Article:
Clothing / Kit Yes, where the clothing / kit is essential for Health & Safety reasons the cost is included in the tuition fee (a maximum of one set of clothing provided per student). Further information can be found on course webpages. Yes, where the clothing / kit is essential for Health & Safety reasons the cost is included in the tuition fee (a maximum of one set of clothing provided per student). Further information can be found on course webpages.
Learning materials Essential learning materials (excluding text books) in connection with the course are included in the Tuition Fee. Specific course related information can be found on course webpages. Students must pay for additional materials beyond the standard provision essential for the course, or where the costs are determined by the student’s area of interest and the outputs are retained by the student. Specific course related information can be found on course webpages.
Library fees and fines Yes – all Library fees and fines are an additional cost payable by the student. Yes – all Library fees and fines are an additional cost payable by the student.
Printing and photocopying A £15 print / photocopying credit is provided to all students each academic year on their University Smartcard. Any additional print / photocopying costs must be paid for by the student. A £15 print / photocopying credit is provided to all students each academic year on their University Smartcard. Any additional print / photocopying costs must be paid for by the student.
Social events The tuition fee does not include the cost of any social events, unless the event forms an essential part of the course. Yes, the costs of social events are an additional cost payable by the student unless the event forms an essential part of the course.
Graduation ceremonies IThe cost of the Graduation ceremony itself is included in the tuition fee for the student to attend the ceremony. However, guest tickets and robe hire/ photography are additional costs payable by the student or their guests. The cost of the Graduation ceremony itself is included in the tuition fee for the student to attend the ceremony. However, guest tickets and robe hire/ photography are additional costs payable by the student or their guests.

For entry to this course, we will require you to obtain IELTS (or equivalent) 7.0 overall, with no less than 7.0 in Writing and no less than 6.5 in all other bands. Other tests may be acceptable – please contact the Admissions Team to discuss the comparability of other qualifications. Canterbury Christ Church University is able to accept equivalent qualifications on a case-by-case basis, and as such please enquire withipo@canterbury.ac.uk in order to have your qualification checked before you apply. If you require assistance with your English language, CCCU also offers a range of courses that can help prepare you for postgraduate-level study, www.canterbury.ac.uk/study-here/international/international-how-to-apply/internationalhow-to-apply.aspx.

Student Experience Officer:  The Student Experience Officer works across the School of Psychology, Politics and Sociology with a view to work collaboratively with academic staff and students to help foster students sense of belonging, good communication (e.g. encourage student voice) and ensure the student voice is heard.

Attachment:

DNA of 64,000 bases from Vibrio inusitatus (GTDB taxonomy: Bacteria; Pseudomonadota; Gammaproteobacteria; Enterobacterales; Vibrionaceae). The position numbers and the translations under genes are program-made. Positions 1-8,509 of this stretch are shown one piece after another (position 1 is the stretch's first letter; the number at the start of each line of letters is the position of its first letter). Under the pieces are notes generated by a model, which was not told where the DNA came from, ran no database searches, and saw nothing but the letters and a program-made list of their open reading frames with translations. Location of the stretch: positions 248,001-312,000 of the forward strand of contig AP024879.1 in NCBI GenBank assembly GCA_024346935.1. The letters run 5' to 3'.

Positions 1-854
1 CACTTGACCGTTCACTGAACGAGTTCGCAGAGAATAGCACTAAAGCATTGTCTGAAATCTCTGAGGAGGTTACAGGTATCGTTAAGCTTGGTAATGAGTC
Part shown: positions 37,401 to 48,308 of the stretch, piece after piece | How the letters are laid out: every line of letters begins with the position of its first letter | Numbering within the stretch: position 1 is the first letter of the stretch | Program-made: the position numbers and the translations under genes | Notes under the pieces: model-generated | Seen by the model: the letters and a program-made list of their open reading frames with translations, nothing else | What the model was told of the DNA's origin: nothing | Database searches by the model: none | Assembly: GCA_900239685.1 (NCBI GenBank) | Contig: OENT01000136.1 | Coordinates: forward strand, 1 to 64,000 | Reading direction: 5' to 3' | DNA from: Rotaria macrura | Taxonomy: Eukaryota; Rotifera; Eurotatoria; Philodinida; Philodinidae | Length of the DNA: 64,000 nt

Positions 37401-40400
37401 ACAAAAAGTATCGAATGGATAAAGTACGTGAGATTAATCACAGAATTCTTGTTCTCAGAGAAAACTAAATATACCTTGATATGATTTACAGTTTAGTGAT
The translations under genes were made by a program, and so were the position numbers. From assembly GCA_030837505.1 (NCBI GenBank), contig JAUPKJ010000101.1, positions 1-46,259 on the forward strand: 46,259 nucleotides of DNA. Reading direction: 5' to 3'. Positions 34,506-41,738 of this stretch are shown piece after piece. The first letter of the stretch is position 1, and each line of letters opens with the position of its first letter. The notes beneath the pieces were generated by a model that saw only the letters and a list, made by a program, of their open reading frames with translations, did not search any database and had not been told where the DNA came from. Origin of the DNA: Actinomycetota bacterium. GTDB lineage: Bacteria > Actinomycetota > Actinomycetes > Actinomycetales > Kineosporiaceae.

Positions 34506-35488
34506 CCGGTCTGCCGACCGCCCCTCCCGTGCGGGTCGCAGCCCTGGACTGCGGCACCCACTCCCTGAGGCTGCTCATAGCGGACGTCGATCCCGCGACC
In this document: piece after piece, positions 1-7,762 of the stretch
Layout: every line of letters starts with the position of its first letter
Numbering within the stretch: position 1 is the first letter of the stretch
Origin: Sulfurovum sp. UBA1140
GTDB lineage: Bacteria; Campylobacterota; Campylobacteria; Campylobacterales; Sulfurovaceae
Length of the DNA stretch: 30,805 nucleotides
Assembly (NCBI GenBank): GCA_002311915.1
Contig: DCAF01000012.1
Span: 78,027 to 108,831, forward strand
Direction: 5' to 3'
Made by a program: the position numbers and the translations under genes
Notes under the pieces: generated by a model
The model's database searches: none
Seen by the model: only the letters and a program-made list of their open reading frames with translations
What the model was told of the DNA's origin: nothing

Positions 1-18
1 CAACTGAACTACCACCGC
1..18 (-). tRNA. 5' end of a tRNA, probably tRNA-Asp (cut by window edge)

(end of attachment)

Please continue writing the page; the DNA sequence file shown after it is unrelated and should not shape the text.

Psychology Student Advisor: The Student Advisor is available to all psychology students if they require additional support beyond the remit of the PAT or Research Supervisor.

Psychology Administration Team: There is a dedicated Psychology administration team who respond to and assist students with all administrative support and enquiries.

Psychology Technicians:  The Technician Team supports all psychology students with any IT related difficulties or issues, in addition to overseeing and maintaining all aspects of laboratory provision, as well as supporting students’ research activity and use of software.

Virtual Learning Environment:  All students will have access to a programme specific blackboard discussion board whereby they can raise issues, ask questions and provide feedback regarding their ongoing experience of the programme. Audio and/or visual recording of lectures is encouraged throughout the duration of the programme in addition to the use of flipped learning video recordings, readings or preparatory work prior to teaching.  

Additional Facilities:  Whilst the programme is delivered at the Canterbury Campus, all students have access to access to the: four libraries; computing facilities; software supporting data collection and analysis in psychological research; learning resources (e.g. text, journals), and other online resources to support them on the programme at all CCCU Campuses (Canterbury, Broadstairs, Medway, Salomons). 

Extra-curricular Activities: Throughout the year Psychology and/or Student Union groups (e.g. PsySoc) will run social events (e.g. quiz evenings, talent nights etc.) for all psychology students. There is also a Psychology Facebook page and twitter feed to encourage, and build an integrated psychology community.

Apply Direct / Part-time study

Location Length Start  
MSc Forensic and Investigative Psychology apply
Canterbury 1 year full-time September 2020
MSc Forensic and Investigative Psychology apply
Canterbury 2 years part-time September 2020

Fact file

UCAS institution code

  • C10

Length

  • 1 year full-time
    2 years part-time

Starts

  • Teaching 24th September

Entry requirements

Location

School

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Last edited: 02/10/2019 10:37:00